Data breaches are costing companies more than ever as consumers shun those that have lost information, according to a new study.
Data breaches have proven to be a downside of the information age as personal and financial information face threats from hackers, careless employees and thieves.
The study is based on a survey of 43 U.S. companies that lost data in 2008, ranging from 4,200 records to 113,000 records across 17 industry sectors, according to the Ponemon Institute, which studies privacy practices at companies and government organizations.
It cost companies on average US$202 for every data record lost in 2008. That's compared with $197 in 2007, US$182 in 2006 and US$138 in 2005, the first year the study was conducted.
Factored into those figures are how much companies spend on detecting data losses, costs incurred notifying victims and hiring forensic experts and paying for free credit checks for affected consumers, among others.
The most costly factor, however, was loss of business. Of the US$202, US$139 represented the cost of lost business, up 69 percent over 2007.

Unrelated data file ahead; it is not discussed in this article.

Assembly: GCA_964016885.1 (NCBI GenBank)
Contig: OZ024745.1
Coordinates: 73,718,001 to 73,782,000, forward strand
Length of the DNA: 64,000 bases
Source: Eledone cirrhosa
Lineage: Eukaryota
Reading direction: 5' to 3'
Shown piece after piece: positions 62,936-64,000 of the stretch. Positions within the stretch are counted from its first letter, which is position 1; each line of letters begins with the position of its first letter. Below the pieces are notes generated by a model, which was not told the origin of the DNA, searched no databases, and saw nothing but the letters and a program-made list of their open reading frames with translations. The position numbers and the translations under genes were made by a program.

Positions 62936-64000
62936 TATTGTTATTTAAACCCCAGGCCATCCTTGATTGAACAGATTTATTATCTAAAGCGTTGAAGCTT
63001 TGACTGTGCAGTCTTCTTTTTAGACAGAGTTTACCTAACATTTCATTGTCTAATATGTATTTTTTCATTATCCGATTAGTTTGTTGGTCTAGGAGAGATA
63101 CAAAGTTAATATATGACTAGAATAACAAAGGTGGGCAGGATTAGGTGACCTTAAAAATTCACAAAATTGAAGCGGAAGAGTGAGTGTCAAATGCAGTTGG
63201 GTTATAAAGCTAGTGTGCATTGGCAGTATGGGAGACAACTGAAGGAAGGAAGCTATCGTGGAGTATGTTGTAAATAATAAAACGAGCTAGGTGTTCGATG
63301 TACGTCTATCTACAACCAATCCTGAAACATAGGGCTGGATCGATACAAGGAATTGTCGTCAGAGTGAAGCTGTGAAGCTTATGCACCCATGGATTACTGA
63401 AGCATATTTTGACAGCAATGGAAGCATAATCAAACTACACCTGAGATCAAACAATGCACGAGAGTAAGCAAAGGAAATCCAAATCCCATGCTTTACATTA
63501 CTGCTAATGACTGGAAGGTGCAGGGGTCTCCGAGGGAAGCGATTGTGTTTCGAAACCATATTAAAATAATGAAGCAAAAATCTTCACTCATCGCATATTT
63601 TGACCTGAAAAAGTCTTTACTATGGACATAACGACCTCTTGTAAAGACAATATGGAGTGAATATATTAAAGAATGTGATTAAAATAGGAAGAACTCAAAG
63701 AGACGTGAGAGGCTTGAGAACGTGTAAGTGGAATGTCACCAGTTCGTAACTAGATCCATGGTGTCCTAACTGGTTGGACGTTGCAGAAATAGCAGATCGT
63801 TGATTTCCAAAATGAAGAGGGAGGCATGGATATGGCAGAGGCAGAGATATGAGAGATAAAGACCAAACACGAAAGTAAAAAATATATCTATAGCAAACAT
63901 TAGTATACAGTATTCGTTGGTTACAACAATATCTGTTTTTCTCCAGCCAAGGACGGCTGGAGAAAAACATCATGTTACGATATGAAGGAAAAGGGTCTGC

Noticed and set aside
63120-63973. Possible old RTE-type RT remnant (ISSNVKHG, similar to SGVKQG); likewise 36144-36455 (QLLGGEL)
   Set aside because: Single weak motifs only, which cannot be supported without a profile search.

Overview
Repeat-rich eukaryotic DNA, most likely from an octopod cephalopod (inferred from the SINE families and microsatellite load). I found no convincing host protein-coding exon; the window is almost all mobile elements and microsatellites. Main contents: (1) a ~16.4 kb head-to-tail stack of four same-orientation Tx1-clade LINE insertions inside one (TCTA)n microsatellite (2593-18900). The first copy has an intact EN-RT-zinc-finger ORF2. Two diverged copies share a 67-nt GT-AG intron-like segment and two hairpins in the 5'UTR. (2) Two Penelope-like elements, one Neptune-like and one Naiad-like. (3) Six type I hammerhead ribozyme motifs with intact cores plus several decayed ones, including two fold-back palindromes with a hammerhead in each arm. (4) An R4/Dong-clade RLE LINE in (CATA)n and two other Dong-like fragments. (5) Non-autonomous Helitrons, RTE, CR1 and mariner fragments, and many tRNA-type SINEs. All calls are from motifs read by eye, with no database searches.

"The growth in lost business costs demonstrates consumers do not take a breach of their trust and privacy lightly and have not become desensitized to the issue," the study said.
Health-care and financial-services companies that lost data suffered the worst backlash from consumers. The churn rate -- or the rate at which people change their provider -- was 6.5 percent for health care and 5.5 percent for financial services, the study found. Health-care organizations also face a higher-than-average cost per record lost, at $282.
So far about 44 U.S. states have data loss notification laws, but the laws can vary widely. For example, some companies do not have to tell customers if data is scrambled with 128-bit encryption or if the breach was stopped before information was wrongly acquired.
Last month, the Identity Theft Resource Center (ITRC) found that more than 35 million data records were breached in 2008 in the U.S., a record number. The majority of the lost data was neither encrypted nor protected by a password, the ITRC's report found.
ITRC counted 656 breaches in 2008 from a range of well-known U.S. companies and government entities. That was than 47 percent more incidents than the 446 breaches in 2007.
Information about the breaches was collected by tracking media reports and the disclosures companies are required to make by law. But the ITRC said it is likely many more than 35 million records were lost since some companies do not reveal how many records were compromised.